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The Non-Russian Factor - NHL Theory May Become Obsolete

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09-09-2011, 06:43 AM
  #51
fredrikstad
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Originally Posted by Yakushev72 View Post
My response may be overstated. My opinion is that if more and more Russian talent actually comes to North America, its not a good thing in the development of those prospects. Also, the KHL and MHL need a fair amount of time to develop. They can't start at the top. Let's see where things stand 4 or 5 years from now.
It is a shame that North American hockey, "stealing" all the talent in Europe. Look what has happened to Czech and Slovak junior hockey, almost completely ruined. The same might be about to happen in Russia?
Why do you draft Europeans at all? why can`t they come over as free agents to sign for the NHL club they really want to play for? Sign them after they have played a significant role in their home country's top series and after having participated in at least one world championship to their homeland.
Only then they are fully developed and ready to play a significant role and reinforce an NHL team
CHL teams should have plenty of North Americans to take. You have the world's largest talent bank.
North America, you are about to empty the talent banks off European countries. In a few years there will be no more fish in European seas, and European hockey will slowly die out.

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09-09-2011, 06:47 AM
  #52
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Originally Posted by PycckuuRocket10 View Post
Understood. At this point, the KHL may not be as prominent of a league as the RSL was a few years ago, and the MHL is still a few years away at the very least to compete with the production of the CHL, but I will not disagree that Russian players need more time to develop.

Saying that the AHL a league that Russians should go through to develop is not a correct statement. I am not a fan of the AHL in terms of a development standpoint and for some Russians to go back to Russia is not a bad idea, but I do feel that young Russian players should come over to play in the CHL/USHL in order to become accustomed to the smaller ice surface and the rigors of the game at the NHL level. They need a taste of it instead of just getting thrown to the lions when they come into the league.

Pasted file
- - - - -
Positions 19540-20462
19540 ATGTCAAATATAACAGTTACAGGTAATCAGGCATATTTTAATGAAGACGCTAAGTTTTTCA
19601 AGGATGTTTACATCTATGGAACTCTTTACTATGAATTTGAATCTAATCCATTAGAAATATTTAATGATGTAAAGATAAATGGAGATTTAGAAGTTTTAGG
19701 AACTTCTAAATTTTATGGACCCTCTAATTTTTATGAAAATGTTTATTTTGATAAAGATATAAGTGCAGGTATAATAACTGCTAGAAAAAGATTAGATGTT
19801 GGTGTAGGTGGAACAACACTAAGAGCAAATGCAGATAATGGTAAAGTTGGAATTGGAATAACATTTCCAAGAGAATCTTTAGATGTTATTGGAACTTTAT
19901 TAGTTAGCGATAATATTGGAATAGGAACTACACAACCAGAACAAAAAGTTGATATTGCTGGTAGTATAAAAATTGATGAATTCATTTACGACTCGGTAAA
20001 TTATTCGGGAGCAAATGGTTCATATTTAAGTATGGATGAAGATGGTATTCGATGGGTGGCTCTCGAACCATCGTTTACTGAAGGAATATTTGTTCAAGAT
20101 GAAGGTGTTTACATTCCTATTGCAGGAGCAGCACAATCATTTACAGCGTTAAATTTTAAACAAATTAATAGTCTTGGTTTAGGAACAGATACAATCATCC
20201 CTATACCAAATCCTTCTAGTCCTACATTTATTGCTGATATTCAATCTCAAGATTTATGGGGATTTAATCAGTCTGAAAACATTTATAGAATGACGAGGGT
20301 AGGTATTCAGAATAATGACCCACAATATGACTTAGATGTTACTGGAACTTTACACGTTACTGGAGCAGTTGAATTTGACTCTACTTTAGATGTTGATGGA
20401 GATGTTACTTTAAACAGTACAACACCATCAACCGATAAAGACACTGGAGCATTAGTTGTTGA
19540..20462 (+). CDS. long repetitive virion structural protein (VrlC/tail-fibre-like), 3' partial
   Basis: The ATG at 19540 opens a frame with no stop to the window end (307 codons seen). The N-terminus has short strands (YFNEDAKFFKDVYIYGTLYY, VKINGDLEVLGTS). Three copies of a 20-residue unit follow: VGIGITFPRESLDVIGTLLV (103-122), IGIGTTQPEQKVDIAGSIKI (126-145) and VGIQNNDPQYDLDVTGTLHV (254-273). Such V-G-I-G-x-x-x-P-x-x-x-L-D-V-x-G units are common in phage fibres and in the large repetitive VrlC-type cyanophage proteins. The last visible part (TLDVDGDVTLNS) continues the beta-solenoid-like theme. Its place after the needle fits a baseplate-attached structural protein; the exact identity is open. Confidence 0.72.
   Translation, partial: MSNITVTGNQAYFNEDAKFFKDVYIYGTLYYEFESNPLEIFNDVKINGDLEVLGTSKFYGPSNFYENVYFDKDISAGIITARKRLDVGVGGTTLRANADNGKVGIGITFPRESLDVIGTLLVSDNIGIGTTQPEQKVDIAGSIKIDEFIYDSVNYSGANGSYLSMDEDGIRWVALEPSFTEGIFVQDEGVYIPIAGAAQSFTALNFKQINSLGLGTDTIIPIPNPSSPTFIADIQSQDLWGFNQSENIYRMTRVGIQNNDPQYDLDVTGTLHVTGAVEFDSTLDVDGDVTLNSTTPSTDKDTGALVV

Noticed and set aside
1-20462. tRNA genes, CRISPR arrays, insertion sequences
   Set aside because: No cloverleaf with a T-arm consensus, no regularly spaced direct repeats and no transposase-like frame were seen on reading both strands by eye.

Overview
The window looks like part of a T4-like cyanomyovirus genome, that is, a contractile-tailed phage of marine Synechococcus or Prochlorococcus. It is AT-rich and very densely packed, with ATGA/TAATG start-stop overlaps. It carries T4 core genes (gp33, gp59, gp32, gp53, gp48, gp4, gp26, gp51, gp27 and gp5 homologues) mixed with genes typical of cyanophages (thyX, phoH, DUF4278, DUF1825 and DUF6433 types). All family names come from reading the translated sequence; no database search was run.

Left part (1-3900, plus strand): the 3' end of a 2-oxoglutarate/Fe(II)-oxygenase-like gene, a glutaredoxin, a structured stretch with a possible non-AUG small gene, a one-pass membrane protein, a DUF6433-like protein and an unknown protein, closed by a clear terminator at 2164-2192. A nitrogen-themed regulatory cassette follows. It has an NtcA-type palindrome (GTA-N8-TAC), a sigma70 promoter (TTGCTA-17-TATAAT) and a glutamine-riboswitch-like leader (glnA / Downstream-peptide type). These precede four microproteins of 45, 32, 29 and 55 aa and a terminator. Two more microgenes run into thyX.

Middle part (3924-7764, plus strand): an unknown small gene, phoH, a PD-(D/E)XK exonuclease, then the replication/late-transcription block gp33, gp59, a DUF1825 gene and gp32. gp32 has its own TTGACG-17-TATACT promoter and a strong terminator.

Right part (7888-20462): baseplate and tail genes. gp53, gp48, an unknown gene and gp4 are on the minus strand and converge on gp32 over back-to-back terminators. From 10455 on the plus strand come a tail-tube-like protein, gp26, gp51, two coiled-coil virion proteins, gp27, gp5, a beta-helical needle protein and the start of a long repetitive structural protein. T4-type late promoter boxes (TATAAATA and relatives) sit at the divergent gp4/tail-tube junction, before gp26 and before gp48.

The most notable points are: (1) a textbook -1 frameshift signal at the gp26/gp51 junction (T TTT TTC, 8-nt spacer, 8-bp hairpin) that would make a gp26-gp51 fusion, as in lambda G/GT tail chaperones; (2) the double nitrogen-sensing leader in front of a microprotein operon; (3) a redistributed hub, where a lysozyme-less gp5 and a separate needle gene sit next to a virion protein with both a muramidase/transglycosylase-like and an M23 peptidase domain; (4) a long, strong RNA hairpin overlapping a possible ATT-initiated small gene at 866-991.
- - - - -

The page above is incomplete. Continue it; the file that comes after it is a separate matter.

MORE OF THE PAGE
At the age 21-24,and after playing a World Championship,I`m sure they are fully capable to managed just that.

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09-09-2011, 06:55 AM
  #53
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Originally Posted by cheerupmurray View Post
It's of course impossible to know, but I think it's a good guess that for most europeans going the CHL-route is a bad choice (for some it probably was a good idea like for example Landeskog). When players leave for NA at a early age it also drains the domestic junior leagues for talent. This leads to junior leagues of poor quality that doesn't produce many good players. This is probably a piece of the puzzle to what happend to the development program in Cech republic.

MHL seems to be a great idea to me, a good professionaly runned junior league in Europe. Sweden had the same chance with Superelit, to try to market the league, make it attractive for the best juniors in Europe and so on, but there seems to be no interest in that.

Isn't MHL trying to have too many teams though? (KHL has the same problem too I think) I for one think that the quality of a league is increased when theres fewer teams, since theres more competition over the spots, better games between more equal opponents and no easy games anymore.
Totally agreed with you here.

And the KHL should have 20 teams or so,for a few years,and see where it goes.

I believe that NHL also would have bennefit with fewer teams,let`s say max 24?

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09-09-2011, 10:44 AM
  #54
Yakushev72
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Originally Posted by fredrikstad View Post
Totally agreed with you here.

And the KHL should have 20 teams or so,for a few years,and see where it goes.

I believe that NHL also would have bennefit with fewer teams,let`s say max 24?
I totally agree that the NHL and KHL have too many teams. There is just not enough talent available on the World stage, mainly because of the devastation to European hockey that you have described as a result of "overfishing" European waters. Since European countries do not have the opportunity to benefit from the fruits of their investment when their products leave to go to NA, it gives them much less incentive to continue investing in development.

In regard to the MHL, I support having 30 to 36 teams, mainly because I think it allows for competitive developmental opportunities for a larger number of Russian kids. For many years, it has been a problem for large numbers of Russian kids to get the opportunity to learn and develop in a competitive environment. The CHL, for example, has 60 teams that ultimately feed fresh talent into a 30-team NHL. If the KHL had 20 teams, which is a good number, I think there should be at least 36 high calibre junior teams feeding talent to the KHL. Having tiers or levels of competition would help even more.

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